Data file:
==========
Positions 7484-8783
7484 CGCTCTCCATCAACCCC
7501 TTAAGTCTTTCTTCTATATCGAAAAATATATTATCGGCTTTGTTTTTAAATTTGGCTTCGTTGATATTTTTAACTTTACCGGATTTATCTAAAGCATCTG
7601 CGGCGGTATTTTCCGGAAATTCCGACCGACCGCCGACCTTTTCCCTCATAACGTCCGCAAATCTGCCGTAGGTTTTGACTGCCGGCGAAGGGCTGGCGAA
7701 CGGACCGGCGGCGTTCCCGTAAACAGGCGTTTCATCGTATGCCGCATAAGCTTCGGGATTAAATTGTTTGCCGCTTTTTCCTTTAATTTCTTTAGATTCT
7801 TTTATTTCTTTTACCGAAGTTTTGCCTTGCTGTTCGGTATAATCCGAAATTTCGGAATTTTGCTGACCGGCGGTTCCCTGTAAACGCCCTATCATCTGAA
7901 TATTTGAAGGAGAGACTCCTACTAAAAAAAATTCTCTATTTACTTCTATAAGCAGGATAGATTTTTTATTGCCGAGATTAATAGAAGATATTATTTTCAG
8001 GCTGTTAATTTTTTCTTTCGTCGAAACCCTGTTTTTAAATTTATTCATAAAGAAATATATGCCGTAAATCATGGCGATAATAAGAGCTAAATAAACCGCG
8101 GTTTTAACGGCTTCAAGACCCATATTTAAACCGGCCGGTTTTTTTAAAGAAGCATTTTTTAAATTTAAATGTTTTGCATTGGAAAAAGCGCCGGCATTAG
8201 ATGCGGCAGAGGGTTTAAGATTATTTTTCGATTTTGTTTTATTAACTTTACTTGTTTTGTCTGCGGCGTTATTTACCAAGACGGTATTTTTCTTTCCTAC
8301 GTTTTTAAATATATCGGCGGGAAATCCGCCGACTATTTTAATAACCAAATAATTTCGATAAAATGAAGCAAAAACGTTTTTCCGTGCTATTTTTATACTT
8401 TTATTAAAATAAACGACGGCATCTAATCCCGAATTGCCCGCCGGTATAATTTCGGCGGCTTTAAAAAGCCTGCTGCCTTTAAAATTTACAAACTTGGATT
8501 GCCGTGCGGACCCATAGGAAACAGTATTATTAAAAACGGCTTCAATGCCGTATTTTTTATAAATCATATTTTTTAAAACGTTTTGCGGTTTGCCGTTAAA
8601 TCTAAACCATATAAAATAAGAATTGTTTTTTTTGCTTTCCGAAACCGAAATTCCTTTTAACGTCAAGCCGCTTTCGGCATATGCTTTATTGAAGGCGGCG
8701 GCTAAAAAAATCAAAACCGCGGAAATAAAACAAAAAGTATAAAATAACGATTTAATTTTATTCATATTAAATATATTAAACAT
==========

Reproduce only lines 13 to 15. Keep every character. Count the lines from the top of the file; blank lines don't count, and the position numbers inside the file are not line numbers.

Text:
8501 GCCGTGCGGACCCATAGGAAACAGTATTATTAAAAACGGCTTCAATGCCGTATTTTTTATAAATCATATTTTTTAAAACGTTTTGCGGTTTGCCGTTAAA
8601 TCTAAACCATATAAAATAAGAATTGTTTTTTTTGCTTTCCGAAACCGAAATTCCTTTTAACGTCAAGCCGCTTTCGGCATATGCTTTATTGAAGGCGGCG
8701 GCTAAAAAAATCAAAACCGCGGAAATAAAACAAAAAGTATAAAATAACGATTTAATTTTATTCATATTAAATATATTAAACAT